Cerebral palsy: Dental implications

My three year-old daughter was born prematurely with mild cerebral palsy. As her teeth continue to erupt, the enamel seems absent and there has been extensive decay within the past three months. We have always brushed, flossed, and limited candy. What can we do to help?

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Premature birth and cerebral palsy both have dental implications. The tooth decay your daughter is experiencing is because the enamel layer is absent from her teeth. Healthy enamel forms a natural barrier against tooth decay.

Neglect or bad oral hygiene on your part did not cause the present decay. You should not feel guilty.

Prematurely born children can have hypocalcemia (decreased calcium), delayed tooth eruption and lack of enamel development. Hyperbilirubemia is a condition that may lead to green staining of the teeth. Prematurely born children may also have intubation trauma, which causes irregular enamel formation.

Dental effects of cerebral palsy may depend upon the etiology (the cause or origin) and type of cerebral palsy. Cerebral palsy can be caused by a variety of prenatal (before birth), perinatal (during birth), and postnatal (after birth) factors.

Prenatal causes include infections such as rubella, prematurity, and developmental defects. Perinatal factors include lack of oxygen or damage to the nervous system during delivery. Postnatal factors include tumors, stroke, trauma, infection and other central nervous system problems.

Different types of cerebral palsy are defined by the type of motor activity shown, including spasticity, athetosis (uncontrolled and uncoordinated random movements of body and face), tremors and/or rigidity.

Many patients with cerebral palsy have malocclusions -- an abnormal bite relationship between upper and lower arches -- due to muscular imbalances. This is most common in athetoid patients who constantly grimace. Severe bruxism (teeth grinding) is also quite common. Some patients have an underdeveloped enamel of the primary teeth.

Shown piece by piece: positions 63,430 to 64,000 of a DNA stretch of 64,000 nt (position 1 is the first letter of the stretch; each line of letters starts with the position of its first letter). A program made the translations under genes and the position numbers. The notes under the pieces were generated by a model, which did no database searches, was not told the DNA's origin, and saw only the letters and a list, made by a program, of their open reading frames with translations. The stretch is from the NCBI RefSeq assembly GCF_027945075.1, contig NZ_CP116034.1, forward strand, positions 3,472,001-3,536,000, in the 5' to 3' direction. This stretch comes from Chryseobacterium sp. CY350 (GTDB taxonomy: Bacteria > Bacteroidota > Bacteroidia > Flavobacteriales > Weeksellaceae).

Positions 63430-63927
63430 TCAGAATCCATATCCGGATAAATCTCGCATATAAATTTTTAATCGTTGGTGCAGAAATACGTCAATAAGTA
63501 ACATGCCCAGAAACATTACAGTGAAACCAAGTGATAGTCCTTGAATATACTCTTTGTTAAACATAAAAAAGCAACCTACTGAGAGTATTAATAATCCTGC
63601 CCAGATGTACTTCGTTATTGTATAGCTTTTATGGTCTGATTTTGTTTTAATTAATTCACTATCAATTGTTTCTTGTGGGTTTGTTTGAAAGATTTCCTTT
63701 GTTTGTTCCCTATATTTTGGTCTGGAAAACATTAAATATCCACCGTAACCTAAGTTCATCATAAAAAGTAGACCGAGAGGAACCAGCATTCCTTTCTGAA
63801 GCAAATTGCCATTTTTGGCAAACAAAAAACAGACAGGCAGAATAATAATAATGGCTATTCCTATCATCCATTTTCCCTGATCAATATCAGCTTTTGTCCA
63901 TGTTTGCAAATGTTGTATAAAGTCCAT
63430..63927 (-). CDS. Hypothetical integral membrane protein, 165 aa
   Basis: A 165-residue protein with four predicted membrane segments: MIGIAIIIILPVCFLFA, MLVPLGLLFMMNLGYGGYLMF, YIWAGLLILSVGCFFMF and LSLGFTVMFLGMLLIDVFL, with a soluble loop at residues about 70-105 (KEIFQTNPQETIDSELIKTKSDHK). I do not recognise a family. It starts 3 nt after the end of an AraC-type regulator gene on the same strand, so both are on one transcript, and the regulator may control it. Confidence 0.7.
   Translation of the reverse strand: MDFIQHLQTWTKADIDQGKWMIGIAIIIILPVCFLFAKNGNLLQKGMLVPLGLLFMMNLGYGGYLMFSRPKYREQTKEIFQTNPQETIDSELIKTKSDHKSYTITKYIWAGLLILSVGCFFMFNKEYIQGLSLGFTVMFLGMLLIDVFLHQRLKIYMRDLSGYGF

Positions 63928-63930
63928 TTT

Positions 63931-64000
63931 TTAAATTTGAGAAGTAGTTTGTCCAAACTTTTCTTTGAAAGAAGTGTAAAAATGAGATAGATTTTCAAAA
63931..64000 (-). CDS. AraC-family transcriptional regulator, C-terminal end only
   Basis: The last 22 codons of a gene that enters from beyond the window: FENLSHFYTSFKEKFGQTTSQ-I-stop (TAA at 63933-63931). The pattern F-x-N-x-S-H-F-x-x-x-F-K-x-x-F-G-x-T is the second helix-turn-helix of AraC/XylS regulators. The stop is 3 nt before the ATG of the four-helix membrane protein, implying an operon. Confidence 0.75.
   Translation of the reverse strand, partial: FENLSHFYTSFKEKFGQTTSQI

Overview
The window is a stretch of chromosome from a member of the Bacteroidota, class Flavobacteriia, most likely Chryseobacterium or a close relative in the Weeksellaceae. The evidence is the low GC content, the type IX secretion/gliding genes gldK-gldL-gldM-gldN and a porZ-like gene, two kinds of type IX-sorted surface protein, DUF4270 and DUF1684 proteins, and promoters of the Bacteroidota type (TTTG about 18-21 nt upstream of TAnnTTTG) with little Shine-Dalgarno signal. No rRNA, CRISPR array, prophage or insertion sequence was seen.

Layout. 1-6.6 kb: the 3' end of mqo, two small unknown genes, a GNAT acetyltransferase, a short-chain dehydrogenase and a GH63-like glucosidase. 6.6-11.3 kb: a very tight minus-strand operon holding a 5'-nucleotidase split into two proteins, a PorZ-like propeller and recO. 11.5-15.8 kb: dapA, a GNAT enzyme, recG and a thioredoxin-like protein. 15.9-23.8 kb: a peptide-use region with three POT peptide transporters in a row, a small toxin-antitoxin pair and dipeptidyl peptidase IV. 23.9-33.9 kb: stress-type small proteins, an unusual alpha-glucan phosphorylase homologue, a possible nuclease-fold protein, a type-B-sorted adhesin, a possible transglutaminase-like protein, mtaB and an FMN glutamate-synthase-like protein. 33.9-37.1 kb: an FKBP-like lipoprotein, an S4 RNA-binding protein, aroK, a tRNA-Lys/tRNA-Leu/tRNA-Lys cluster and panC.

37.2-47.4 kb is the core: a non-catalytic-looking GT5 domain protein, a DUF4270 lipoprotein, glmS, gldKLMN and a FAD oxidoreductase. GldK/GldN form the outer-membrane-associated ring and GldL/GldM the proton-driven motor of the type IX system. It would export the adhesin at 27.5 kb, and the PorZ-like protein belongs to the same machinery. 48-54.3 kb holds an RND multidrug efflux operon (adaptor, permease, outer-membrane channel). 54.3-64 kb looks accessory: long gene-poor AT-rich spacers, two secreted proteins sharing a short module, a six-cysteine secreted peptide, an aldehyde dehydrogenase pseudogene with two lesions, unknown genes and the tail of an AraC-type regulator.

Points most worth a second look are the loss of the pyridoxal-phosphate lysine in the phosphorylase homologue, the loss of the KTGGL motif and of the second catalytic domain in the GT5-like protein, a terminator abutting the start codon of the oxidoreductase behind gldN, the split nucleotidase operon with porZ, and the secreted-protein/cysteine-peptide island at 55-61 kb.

The disruption of enamel formation begins when the central nervous system damage occurs in the fetus. Your daughter's teeth were probably damaged sometime during the middle of their development in-utero. This scenario would explain why your daughter's teeth appeared normal during early eruption. However, as the teeth erupted completely, the damage became evident.

I currently treat two patients that have cerebral palsy. Treating these patients in a dental office requires some modification. They may need help getting into the dental chair and may need pillows or props to make them comfortable in the chair. Gagging, coughing, biting and swallowing reflexes may be impaired or abnormal in children with cerebral palsy.

I applaud your oral hygiene efforts and diet control. Continue these aspects of your daughter's oral care. The extensive dental work your daughter faces to correct her existing decay does not necessarily have to be a recurring event. Fluoride supplements and/or dental sealants may offer additional protection from cavities. Discuss these options with your dentist.

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